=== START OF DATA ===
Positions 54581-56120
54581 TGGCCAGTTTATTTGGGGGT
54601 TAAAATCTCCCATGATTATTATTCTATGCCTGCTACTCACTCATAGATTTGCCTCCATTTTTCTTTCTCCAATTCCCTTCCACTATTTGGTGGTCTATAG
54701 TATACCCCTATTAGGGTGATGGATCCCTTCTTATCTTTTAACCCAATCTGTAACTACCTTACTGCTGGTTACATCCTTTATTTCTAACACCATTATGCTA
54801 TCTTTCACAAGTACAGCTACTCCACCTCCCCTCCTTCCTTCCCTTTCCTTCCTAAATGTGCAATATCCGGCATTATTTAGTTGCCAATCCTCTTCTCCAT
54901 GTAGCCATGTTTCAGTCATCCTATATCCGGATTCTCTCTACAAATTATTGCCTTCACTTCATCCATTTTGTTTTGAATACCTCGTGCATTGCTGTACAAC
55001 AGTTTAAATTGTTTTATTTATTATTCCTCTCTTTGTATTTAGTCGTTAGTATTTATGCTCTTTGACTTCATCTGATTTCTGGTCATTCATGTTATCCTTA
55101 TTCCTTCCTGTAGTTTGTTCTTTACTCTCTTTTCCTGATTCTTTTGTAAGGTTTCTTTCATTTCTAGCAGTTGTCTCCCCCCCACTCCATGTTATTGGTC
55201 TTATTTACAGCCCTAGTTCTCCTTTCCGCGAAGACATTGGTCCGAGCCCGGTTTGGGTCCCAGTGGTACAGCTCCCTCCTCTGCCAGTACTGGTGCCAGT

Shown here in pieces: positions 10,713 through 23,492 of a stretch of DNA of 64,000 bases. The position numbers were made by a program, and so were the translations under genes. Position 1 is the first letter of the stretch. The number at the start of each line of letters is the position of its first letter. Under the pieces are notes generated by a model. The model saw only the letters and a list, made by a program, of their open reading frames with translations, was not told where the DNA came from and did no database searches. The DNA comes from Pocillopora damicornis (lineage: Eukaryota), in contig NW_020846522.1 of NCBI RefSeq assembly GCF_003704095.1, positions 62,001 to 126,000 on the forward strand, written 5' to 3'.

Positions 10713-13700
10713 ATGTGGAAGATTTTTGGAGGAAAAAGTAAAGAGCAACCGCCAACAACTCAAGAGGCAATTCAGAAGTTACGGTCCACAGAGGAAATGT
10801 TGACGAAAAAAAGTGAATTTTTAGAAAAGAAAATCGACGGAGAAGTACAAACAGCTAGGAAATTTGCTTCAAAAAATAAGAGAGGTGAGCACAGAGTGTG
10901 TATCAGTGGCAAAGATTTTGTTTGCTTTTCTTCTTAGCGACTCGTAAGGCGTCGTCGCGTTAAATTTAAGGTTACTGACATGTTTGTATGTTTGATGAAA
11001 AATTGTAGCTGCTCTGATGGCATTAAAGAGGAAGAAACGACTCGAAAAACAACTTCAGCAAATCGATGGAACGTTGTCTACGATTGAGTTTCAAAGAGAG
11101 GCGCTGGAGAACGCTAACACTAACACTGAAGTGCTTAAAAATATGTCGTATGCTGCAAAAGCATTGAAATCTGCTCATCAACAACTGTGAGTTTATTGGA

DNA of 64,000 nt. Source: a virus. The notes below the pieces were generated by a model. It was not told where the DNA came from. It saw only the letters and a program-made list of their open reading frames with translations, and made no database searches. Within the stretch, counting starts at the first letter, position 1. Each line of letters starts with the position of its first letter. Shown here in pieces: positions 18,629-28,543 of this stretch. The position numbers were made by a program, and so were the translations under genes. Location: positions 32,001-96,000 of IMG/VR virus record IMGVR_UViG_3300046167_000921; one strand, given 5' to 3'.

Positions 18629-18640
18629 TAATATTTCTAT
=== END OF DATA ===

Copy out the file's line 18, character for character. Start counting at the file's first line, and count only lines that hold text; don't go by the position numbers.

Positions 18629-18640